Imaging System Enables Early Detection of Diabetic Retinopathy
- Wednesday, 10 March 2010
People whose bodies cannot produce effective or sufficient insulin are said to have diabetes. This chronic disease has several serious long-term effects that are well documented: kidney failure, heart disease, foot disease that may require amputation, neuropathy (sensory loss), and blindness. Vision loss caused by diabetes is known as diabetic retinopathy. Retinopathy is define as non-inflammatory disorders in the retina. In diabetics, this condition manifests itself in the form of lesions, tears, or scratches on the retina. In the last few years, Montreal ophthalmologist Dr. Michael Flanders has noticed an increase in the number of patients with this condition. “There are more patients than before who are coming through my office and hospital clinics who have diabetic retinopathy,” he said.
This is an observation of one doctor, in one city, in one country, but according to the World Health Organization, an estimated 300 million people will have diabetes by the year 2025. This disease has the potential to reach epidemic proportions, with far-reaching social consequences. Diabetic retinopathy is a serious complication, and the most common cause of blindness in people of working age in the Western world.
The good news is that early detection can prevent blindness in many patients. More often than not, surgery or laser treatments can correct the retinal damage; however, patients with minor retinopathy do not always notice a change in their vision. This is why early screening is important. “Patients with diabetes should be checked at least once a year. However, if they have a significant degree of diabetic retinopathy, they should be assessed at more frequent intervals, for example every six months or less,” recommended Dr. Flanders.
Such examinations are highly dependent on ophthalmic photography, an extremely specialized form of medical imaging dedicated to the study and treatment of eye disorders. All parts of the eye, the cornea, iris, optic nerve, and retina, are photographed using a sophisticated piece of equipment known as a fundus camera.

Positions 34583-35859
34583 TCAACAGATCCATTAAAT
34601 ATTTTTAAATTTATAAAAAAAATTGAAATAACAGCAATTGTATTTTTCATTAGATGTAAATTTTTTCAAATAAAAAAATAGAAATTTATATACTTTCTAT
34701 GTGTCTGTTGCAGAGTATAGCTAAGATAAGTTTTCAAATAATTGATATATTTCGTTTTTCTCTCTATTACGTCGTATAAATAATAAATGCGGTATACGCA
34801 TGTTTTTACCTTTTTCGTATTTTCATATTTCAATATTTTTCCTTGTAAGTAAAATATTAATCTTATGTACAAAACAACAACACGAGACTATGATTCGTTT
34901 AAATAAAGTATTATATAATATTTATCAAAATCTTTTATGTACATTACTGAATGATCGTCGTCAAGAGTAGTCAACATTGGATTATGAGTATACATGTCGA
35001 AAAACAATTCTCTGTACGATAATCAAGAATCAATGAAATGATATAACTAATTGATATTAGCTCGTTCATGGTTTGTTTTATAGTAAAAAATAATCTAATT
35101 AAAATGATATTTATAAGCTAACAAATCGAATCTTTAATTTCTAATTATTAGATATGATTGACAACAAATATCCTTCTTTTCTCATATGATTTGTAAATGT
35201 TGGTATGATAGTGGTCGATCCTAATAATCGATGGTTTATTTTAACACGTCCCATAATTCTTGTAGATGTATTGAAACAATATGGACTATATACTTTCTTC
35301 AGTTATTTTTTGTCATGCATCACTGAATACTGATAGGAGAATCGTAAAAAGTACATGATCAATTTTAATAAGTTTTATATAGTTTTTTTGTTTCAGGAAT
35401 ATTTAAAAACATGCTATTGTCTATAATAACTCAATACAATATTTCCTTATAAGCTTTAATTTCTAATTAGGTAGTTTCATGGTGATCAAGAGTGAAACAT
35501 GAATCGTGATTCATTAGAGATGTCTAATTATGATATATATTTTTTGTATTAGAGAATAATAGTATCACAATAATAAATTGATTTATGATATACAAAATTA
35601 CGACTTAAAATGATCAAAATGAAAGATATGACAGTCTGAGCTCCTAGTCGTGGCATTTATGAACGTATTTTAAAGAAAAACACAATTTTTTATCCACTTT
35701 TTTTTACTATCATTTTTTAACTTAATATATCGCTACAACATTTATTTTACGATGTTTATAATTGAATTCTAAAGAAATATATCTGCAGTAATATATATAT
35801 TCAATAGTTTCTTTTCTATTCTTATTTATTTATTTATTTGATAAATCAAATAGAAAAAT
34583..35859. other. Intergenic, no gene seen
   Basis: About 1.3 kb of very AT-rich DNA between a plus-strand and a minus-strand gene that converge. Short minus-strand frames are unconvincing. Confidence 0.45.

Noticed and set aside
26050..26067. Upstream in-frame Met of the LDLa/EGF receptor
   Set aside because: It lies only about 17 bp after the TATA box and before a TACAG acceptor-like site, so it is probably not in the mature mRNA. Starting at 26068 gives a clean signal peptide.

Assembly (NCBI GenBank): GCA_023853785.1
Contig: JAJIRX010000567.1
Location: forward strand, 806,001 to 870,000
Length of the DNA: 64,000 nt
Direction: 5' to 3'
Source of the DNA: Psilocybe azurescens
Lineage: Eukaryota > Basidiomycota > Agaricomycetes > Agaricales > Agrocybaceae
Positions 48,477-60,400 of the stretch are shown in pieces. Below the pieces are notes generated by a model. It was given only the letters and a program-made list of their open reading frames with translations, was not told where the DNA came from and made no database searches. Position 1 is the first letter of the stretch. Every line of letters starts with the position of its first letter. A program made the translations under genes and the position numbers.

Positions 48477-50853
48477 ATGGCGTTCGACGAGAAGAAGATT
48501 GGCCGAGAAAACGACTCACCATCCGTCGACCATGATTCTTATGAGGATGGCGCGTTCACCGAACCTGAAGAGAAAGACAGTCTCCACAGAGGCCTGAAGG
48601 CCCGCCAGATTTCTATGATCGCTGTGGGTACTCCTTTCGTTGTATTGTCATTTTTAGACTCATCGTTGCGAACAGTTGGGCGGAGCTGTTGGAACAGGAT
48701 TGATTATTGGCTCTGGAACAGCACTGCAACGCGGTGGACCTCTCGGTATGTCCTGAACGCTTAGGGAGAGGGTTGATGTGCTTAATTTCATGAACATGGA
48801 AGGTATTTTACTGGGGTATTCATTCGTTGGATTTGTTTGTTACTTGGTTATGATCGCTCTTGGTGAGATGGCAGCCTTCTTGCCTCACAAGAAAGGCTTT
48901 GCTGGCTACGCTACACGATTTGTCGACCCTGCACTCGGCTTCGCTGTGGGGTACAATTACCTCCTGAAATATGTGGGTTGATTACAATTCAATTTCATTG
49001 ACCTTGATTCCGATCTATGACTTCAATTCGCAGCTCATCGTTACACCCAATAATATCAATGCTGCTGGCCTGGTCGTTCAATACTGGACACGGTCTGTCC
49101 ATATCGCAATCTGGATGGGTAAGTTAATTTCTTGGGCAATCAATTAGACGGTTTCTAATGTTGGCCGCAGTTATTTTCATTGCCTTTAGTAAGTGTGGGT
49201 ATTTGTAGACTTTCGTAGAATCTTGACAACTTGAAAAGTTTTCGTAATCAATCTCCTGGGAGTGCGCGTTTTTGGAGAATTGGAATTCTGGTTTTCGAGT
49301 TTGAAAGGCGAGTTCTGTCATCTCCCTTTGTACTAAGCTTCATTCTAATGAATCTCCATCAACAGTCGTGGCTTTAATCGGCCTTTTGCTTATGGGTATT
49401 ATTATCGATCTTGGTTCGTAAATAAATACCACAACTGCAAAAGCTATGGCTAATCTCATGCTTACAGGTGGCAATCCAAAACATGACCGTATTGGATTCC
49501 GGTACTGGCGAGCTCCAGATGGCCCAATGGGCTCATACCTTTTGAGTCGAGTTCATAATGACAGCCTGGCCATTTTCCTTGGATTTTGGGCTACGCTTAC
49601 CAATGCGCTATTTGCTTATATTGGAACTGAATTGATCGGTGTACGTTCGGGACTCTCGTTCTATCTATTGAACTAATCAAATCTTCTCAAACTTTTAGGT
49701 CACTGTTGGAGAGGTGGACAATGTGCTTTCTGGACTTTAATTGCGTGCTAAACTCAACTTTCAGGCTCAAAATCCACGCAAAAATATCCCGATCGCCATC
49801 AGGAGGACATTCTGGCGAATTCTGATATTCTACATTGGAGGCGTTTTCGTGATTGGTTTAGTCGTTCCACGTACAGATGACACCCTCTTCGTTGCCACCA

About four years ago, a group of researchers at Danish companies RETINALYZE and Visiopharm recognized the need for medical diagnostic equipment based on image analysis. According to Johan Doré, CSO of Visiopharm, “With our background in image analysis and experience in the development of devices based on image avnalysis, it was obvious there was a demand that needed to be satisfied.” The result is the RetinaLyze® System, a unique method that analyzes fundus images for diabetic retinopathy. RetinaLyze “is now installed in several hospitals and is an important tool in the screening of diabetic patients for retinopathy,” added Doré. Currently in use across the United Kingdom, Denmark, and Germany, the RetinaLyze System is a complete fundus image analysis and administration system; the Wokingham Hospital in the U.K. screens more than 19,000 patients annually. With its unique lesion detection functionality, RetinaLyze has many advantages over traditional screening.
Extracting results from traditional fundus examinations is both time-consuming and tedious. Several fundus cameras photograph the full angle range at the back of the eye, but the film must be developed before an ophthalmologist can make a diagnosis. The number and location of lesions are manually assessed by the physician; diabetic patients with retinal lesions are said to have diabetic retinopathy and have a greater risk of going blind.
The RetinaLyze System uses the same fundus cameras, but the acquired images, either from the camera or digitized (scanned) 35-mm color slides, are analyzed by patented algorithms. Any retinal abnormalities, such as hemorrhages and microaneurisms, are automatically annotated. Typical results include the number, the areas, and spatial distribution of those lesions, so not only is the doctor’s attention immediately drawn to retinal damage, but patients with the most serious conditions can be identified and diagnosed quickly. These are just two time-saving factors that increase the efficiency of a busy clinic. Furthermore, RetinaLyze integrates all administrative functions such as patient management with image acquisition, making the system truly complete. For example, the system can track examinations, notifying the clinic of patients who are due for a checkup.